“I’ve always had confidence in my own ability and I knew I was good enough to be here,” he said. “In spring practice I would make some catches on take-off routes against the starting defensive backs. Each spring I made more and more catches. That’s when I really knew I could play here.”

Hourigan’s dad gets to as many games as possible.

“He’s always supported me in athletics,” Hourigan said. “He never made me play specific sports. He felt sports taught character and competitiveness, like that in the real world. I think he understands what athletes go through and that’s helped me out a lot.”

Hourigan led the state in interceptions with 10 at Cary in 1998, which also set a school season record. He also set school records for touchdown receptions (11) and yards (950) in 1999. He made all-conference two years and was the Tri-Seven 4-A Conference player of the year when he caught 61 passes as a senior. He had 31 tackles on defense that year and also excelled on special teams, returning a kickoff for a touchdown.

Hourigan also was a three-year starter in baseball at Cary, although his dad had stepped down from coaching the Imps in baseball by that time. His dad played baseball at Elon and Richard considered trying to play baseball in college, too.

“Few athletes can manage two sports in college,” he said. “I felt I could succeed better in football than baseball.”

The sure-handed receiver juggles football and academics very well. He has a 3.85 grade point average — on a 4.0 scale — and is pursuing a masters degree in accounting on the 5-year plan.

What does his future hold?

“I guess I’ll join the business world and find my niche in society,” he said.

He’s also thought about coaching.

“It’s what my dad did his whole professional life,” Hourigan said. “I’ve seen how fun and rewarding it can be from him. I’ll always keep that door open. I’d love to get into coaching.”

Hourigan’s position coach, ECU receivers coach Bob Leahy, has a depth of understanding of the game that has been a great asset to the walk-on’s development.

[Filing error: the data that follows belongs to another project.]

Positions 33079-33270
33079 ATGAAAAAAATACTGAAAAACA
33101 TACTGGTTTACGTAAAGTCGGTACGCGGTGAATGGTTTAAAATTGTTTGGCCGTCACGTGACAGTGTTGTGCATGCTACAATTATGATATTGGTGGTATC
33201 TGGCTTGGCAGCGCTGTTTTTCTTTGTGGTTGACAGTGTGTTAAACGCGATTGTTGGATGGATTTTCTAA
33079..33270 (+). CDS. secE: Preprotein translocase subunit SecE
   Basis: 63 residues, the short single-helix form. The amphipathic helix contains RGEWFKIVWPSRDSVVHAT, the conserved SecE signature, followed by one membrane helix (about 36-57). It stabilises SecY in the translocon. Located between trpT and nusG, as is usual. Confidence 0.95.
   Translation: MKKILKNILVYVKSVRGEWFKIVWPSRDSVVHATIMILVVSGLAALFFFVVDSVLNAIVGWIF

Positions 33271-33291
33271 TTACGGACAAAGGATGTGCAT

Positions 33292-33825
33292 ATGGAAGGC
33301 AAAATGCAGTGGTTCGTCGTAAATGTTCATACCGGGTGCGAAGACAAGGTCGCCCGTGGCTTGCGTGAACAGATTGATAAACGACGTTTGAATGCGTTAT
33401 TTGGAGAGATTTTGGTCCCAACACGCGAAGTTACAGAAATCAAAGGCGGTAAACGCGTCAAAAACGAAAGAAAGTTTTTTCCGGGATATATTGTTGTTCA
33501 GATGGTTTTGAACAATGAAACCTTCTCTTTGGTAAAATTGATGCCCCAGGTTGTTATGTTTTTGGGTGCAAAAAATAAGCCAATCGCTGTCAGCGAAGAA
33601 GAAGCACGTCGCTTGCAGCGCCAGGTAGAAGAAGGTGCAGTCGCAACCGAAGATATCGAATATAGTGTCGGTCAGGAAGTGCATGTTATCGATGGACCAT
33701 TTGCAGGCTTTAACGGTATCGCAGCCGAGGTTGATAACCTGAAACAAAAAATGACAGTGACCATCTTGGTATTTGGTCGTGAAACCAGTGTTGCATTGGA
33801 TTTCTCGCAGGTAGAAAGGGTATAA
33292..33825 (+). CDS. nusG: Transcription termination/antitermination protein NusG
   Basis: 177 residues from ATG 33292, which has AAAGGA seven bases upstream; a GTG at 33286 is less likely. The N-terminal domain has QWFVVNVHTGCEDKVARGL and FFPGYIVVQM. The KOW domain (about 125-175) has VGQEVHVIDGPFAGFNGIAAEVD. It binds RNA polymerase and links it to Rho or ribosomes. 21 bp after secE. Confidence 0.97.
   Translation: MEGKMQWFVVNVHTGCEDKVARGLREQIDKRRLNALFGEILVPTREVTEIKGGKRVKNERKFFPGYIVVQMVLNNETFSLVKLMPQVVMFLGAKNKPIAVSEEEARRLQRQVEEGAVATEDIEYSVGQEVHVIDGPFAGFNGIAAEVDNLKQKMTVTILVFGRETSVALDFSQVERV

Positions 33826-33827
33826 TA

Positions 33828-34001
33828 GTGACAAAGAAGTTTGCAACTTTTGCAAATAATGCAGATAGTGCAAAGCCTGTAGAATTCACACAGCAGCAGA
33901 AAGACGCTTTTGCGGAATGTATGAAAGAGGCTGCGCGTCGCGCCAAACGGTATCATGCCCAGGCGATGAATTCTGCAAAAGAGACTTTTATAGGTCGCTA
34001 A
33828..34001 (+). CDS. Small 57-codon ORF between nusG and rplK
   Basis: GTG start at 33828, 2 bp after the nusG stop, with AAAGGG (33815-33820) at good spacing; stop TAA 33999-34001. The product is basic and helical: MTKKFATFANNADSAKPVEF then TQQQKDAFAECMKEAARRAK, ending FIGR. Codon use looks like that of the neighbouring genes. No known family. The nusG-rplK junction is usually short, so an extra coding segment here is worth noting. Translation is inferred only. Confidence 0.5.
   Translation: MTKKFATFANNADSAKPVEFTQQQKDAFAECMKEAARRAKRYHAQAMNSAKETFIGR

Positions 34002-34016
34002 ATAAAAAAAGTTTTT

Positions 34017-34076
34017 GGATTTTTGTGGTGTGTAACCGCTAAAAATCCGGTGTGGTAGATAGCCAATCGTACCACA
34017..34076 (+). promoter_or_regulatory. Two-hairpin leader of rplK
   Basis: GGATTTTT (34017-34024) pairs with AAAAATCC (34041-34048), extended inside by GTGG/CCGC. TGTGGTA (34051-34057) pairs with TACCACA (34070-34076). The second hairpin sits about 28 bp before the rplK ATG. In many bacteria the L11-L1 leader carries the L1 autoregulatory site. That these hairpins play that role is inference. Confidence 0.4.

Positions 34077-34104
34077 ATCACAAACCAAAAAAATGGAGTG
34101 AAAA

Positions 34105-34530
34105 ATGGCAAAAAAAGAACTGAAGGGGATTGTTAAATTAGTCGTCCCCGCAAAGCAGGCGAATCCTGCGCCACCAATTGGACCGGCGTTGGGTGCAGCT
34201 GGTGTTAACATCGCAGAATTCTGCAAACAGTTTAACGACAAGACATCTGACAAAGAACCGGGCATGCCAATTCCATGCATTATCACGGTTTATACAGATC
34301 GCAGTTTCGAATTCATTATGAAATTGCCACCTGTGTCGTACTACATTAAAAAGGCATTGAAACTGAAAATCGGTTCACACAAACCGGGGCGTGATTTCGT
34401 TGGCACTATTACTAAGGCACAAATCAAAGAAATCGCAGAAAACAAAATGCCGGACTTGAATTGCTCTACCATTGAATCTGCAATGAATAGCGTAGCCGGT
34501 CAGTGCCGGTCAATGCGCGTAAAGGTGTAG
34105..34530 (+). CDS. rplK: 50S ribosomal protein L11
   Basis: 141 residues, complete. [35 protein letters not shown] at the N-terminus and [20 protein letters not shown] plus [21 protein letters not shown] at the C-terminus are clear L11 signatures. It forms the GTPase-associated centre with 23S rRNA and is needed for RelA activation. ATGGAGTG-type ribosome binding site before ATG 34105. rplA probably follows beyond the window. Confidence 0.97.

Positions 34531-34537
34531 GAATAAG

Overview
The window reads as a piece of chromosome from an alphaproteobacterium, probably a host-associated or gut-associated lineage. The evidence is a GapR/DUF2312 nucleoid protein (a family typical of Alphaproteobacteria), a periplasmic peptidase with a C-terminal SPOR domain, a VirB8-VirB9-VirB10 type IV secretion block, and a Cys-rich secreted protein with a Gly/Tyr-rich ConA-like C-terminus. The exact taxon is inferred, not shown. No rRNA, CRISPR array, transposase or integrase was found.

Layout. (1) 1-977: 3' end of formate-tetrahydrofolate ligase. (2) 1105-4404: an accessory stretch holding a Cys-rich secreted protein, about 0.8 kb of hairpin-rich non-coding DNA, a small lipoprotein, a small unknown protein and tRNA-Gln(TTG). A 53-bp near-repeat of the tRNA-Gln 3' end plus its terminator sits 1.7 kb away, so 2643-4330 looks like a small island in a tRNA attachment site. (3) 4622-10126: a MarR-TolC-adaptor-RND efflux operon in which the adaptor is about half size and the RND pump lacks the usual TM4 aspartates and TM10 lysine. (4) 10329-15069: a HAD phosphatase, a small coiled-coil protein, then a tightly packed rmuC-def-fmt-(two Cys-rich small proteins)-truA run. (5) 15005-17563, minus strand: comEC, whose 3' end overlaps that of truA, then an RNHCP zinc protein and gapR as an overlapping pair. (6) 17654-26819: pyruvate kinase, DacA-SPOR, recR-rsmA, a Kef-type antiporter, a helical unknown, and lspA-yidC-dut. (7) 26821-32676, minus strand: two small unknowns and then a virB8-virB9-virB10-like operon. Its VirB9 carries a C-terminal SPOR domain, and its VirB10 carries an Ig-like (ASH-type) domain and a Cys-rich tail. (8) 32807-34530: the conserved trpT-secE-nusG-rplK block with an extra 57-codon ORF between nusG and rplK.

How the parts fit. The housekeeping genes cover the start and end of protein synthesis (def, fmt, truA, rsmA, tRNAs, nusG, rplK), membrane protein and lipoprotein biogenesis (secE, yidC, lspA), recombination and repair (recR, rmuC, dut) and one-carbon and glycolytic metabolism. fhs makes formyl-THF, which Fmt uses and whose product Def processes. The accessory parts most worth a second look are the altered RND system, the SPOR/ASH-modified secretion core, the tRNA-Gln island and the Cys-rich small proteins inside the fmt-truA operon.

“He definitely has an offensive mind,” Hourigan said of Leahy, who once served as Terry Bradshaw’s back-up with the Pittsburgh Steelers. “He played quarterback in college and the pros even. He gives you the perspective of a quarterback. He helps you to know where to be and how to get yourself open.

“He gives you a complete understanding of the game and takes the receivers to the next level.”

Offensive line shuffle

Pirates junior center Doug White is expected to miss at least two games with a grade two sprain of an MCL sustained in the Tulane game. That means White probably will be out for the game at West Virginia on Sept. 28 and a C-USA game at home with Army the following week, Oct. 5.

Hagen Mason will move from a back-up role into the starting job at center. Mason is a sophomore from Tallahassee, FL, and shares an apartment with fellow offensive lineman Charlie Dempsey, sophomore quarterback Paul Troth and junior running back Art Brown.

White moved into the starting lineup at the end of his freshman year when an injury sidelined Sherwin Lacewell at West Virginia. White stepped in and started ECU’s next game, a 14-9 win in the slosh at Southern Miss in 2000. His absence means that Hunter Wood will back up Mason.

True freshmen Gary Freeman and David Jorgensen have also been pressed into the offensive line rotation. Junior Brandon Pope is expected to return midseason from a shoulder injury in a May car accident that likely ended the playing career of basketball forward Jason Herring.

Send an e-mail message to Al Myatt.

Click here to dig into Al Myatt's Bonesville archives.

02/23/2007 12:59:33 AM